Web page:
Ft. Bliss Campus
"M" on the Franklin Mountains
- The Texas State School 0f Mines and Metallurgy enrolled 27 students on opening day, Sept. 23, 1914.
- The College of Mines consisted of a 25-room dormitory and a 34-room Main Building on Fort Bliss.
- Students majoring in mining or engineering were called engineers, while students majoring in arts or education were called peedoggies.
- The School of Mines held its first commencement in the assembly hall of the Fort Bliss campus on May 30, 1916, when three miners received their degrees.
- In 1961, the college was the first in the nation to graduate students from the Peace Corps training program initiated by President John F. Kennedy.
- The University of Texas at El Paso became the official name of the university on March 13, 1967.
- Tuition - In 1914, students paid a one-time registration fee of $30, with laboratory fees of $1.50 to $25 per course.
- Mine Tunnel - The mountain behind the Computer Science Building has a mine tunnel that was once considered a prime location for “making out.“
- Wild West - A horse stable was located in what is now Memorial Gym, where student rodeos were held.
- Fire in the Hole - Explosions were common, and “Dynamite, fire in the hole!“ was frequently heard. Blasting continued into the 1960s.
- Bowling Barbers - The Union Building West once had a bowling alley and a barbershop in the basement.
- Nicknames -“Ore Diggers“ and “Muckers“ were considered as school nicknames before “Miners" was chosen.
- Mascots - The first mascot was a student dressed as a prospector leading a burro named Clyde. Clyde was replaced in 1966 by another burro named Henry.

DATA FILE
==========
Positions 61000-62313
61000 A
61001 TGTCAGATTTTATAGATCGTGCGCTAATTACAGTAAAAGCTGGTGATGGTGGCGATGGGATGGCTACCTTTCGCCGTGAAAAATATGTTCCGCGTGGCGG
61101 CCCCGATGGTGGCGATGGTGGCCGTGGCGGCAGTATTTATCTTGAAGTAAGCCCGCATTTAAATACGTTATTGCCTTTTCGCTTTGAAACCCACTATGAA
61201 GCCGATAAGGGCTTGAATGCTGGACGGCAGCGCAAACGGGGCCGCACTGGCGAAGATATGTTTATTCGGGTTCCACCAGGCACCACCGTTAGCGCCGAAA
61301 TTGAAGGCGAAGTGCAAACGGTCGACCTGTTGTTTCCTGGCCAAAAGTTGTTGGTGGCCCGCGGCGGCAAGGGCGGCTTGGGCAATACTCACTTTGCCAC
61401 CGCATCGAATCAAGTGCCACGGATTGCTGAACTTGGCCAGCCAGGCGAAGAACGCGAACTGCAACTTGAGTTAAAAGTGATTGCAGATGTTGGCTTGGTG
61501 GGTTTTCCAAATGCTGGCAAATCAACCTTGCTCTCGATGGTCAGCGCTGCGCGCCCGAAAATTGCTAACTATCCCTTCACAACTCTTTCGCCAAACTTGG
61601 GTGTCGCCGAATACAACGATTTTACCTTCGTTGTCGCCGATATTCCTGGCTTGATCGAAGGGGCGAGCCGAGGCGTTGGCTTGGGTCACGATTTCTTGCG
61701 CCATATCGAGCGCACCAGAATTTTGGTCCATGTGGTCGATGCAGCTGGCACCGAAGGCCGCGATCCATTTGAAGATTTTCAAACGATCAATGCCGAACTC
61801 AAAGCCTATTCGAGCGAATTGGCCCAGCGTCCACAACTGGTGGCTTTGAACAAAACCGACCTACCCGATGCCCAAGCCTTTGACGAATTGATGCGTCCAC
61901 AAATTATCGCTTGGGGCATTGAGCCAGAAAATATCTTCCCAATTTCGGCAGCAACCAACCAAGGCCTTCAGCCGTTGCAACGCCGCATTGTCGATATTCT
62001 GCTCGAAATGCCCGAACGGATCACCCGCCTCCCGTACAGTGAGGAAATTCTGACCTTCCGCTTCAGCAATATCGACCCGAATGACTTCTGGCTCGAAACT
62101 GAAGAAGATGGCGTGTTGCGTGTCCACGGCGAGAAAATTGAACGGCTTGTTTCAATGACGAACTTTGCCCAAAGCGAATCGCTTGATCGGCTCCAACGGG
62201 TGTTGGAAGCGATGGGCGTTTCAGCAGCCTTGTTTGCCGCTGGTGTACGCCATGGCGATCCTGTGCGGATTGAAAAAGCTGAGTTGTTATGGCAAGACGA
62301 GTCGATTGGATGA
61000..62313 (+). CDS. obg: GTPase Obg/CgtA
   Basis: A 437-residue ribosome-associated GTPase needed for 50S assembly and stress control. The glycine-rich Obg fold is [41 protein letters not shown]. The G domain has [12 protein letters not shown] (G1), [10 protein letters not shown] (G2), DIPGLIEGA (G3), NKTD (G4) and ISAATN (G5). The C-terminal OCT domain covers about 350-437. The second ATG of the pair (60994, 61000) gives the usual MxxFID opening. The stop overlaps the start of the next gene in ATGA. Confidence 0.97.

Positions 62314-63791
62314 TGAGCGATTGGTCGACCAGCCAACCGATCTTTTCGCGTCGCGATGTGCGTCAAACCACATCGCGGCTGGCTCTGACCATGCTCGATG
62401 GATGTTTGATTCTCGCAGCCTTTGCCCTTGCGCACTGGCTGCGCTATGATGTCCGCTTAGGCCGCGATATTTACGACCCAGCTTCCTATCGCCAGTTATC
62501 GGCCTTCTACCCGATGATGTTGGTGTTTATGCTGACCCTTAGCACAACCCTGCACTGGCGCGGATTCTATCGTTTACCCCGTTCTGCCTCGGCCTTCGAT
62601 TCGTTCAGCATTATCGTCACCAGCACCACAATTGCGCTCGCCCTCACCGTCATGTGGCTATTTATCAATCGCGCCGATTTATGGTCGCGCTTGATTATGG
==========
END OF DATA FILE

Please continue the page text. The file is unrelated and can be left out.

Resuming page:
- Paydirt Pete originated from a 1974 student contest. The lovable old Miner was nicknamed "Sweet Pete." The latest rendition of Paydirt Pete was introduced in 1999.
- School colors - The original school colors were orange and white, reflecting the close association with the University of Texas at Austin. In the 1980s, students voted to add blue to the school colors.
- Traveling Trophies - The winner of the UTEP - NMSU football game recieves a pair of traveling trophies—the Silver Spade and the Brass Spittoon. The first spade was an old prospector's shovel dug up from an abandoned mine in the Organ Mountains near Las Cruces in 1947.
- Swimming Hole - The Undergraduate Learning Center is located on what used to be the University Swimming Pool.
- Spirits and Ghosts - Several campus buildings, including Cotton Memorial and Seamon Hall are said to be haunted.
- “M“ on the Mountain - Students in Engineering and Metallurgy first whitewashed an “M" on the Franklin Mountains in the early 1920's. In the early 1960's, the tradition was moved closer to campus.
- Cardiac Hill - The not-so-popular walk begins at the base of the Education Building and connects the main campus with the Memorial Gym and Kidd Field.
- Beanies - New students were once encouraged to wear freshman beanies during their first semester of study.
- Streaker Spirit - The 60's at UTEP were a hotbed for political expression and little-to-no inhibition. On several occasions, naked students were seen streaking down University Avenue.
- UTEP's graduation exercises were held at the Church of St. Clements and the Scottish Rite Temple in the 1940s. UTEP's Kidd Field, Memorial Gym and Magoffin Auditorium housed commencement exercises in the 1950s and 60s.
- Burrito Bomber - The “Burrito Bomber,” who launched burritos at the public at Miner basketball games, was suspended from one game in 2004 after swatting a referee
- In May 1974, UTEP named Norma Hernandez dean of the College of Education, the first Hispanic female alumna to become an academic dean.
- On April 13, 1914, El Paso Chamber President Robert Krakauer announced more than 50 men and firms had secured funding to open the Texas State School of Mines.
- President George W. Bush, then the 46th governor of Texas, gave UTEP's 100th commencement address in 1998.
- Former President George H. W. Bush, then Vice President, spoke at UTEP's spring 1987 commencement.